To find happiness as a parent requires the humility to learn from your children.
As a dad, I sometimes can’t tell if I’m parenting or being parented. At different stages of our relationships, it’s hard to tell who’s growing faster.
I fondly remember one fall evening soon after my two sons had moved to a new elementary school. As I was rushing them to an evening concert, I told them, “I left my office early today, mom had dinner ready for us, but we’re still going to be late. So whose fault is that?”
“Kind of yours, Dad” said my older son. “Mom doesn’t drive this way to school.”
Parenting requires patience – with your children, your spouse and yourself. As young parents, we have total responsibility for a helpless newborn but we don’t start off as experts. As we gain experience, we can become more humble and continue to learn.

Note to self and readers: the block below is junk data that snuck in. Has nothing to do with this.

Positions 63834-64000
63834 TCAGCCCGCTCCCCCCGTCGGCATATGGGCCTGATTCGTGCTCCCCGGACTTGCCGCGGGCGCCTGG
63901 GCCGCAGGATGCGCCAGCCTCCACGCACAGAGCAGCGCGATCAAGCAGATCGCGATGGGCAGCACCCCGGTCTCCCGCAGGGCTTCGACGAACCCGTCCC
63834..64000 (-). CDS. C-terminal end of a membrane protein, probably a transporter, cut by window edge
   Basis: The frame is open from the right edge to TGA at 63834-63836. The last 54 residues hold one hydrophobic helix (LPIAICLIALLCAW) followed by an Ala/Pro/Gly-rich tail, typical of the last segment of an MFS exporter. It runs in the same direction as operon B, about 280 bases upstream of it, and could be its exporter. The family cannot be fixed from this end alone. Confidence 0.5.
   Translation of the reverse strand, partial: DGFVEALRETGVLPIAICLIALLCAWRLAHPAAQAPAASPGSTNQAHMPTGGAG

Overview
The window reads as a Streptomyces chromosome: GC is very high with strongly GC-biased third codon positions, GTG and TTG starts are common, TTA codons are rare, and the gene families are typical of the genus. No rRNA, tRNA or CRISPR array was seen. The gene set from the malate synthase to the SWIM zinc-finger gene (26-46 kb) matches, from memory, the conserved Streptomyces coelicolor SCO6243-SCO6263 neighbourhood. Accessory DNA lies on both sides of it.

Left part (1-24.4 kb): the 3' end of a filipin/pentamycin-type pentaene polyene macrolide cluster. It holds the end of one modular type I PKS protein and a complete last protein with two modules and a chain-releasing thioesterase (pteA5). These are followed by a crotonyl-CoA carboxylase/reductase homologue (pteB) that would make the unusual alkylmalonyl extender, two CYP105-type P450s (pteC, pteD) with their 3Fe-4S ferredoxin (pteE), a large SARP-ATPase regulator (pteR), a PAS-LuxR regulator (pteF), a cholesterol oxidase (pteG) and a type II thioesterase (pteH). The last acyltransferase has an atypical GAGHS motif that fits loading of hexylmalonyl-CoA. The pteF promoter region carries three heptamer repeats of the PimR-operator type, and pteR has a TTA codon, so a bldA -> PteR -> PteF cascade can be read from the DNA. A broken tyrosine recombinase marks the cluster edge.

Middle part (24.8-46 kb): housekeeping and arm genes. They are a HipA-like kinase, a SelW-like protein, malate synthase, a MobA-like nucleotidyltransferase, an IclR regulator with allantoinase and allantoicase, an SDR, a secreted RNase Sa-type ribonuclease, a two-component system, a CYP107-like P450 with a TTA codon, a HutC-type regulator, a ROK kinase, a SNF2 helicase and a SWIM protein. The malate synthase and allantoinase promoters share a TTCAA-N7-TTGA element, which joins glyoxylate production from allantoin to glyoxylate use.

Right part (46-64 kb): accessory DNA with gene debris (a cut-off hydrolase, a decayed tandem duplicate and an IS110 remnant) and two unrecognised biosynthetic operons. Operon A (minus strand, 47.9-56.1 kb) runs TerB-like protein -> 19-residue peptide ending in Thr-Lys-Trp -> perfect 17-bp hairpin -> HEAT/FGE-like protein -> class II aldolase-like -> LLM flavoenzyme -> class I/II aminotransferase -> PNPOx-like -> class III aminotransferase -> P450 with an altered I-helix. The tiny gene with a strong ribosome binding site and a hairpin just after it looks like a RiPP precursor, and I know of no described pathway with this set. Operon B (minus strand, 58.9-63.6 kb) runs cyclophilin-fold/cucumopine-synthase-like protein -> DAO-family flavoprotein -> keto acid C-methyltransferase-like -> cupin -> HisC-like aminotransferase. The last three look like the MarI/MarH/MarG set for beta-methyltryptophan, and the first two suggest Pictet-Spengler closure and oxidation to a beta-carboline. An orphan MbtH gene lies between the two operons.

Each child is a unique combination of you and your spouse’s qualities. This can feed back on your own vanity. When my son was putting on muscle and pushing heavier weights than his football teammates, I realized that those were my genes he was expressing and I was inspired to work out even harder myself.
When one of my sons was especially set in his ways, I attributed his stubbornness to my wife. She blamed it on me. We finally agreed that he got a double dose.
I’ve come to realize that when one of my children is being especially infuriating, I might just be seeing a reflection of myself. Accepting your children can be like accepting yourself.
The learning never stops. It continues in both directions.
Last week, I again told my daughter, “You’re so lucky to be a kid.”
“You were a kid before” she answered.
She meant that I already had my turn to be a kid and have fun. Now it’s her turn to enjoy being 12 years old. And it’s my turn to enjoy being her dad.
Your happiness exercise for today: To be happy in life requires the humility to be forever learning from it. As long as we’re alive, we are changing, growing and learning. Think about this past week. What has life taught you? Be thankful for your teachers.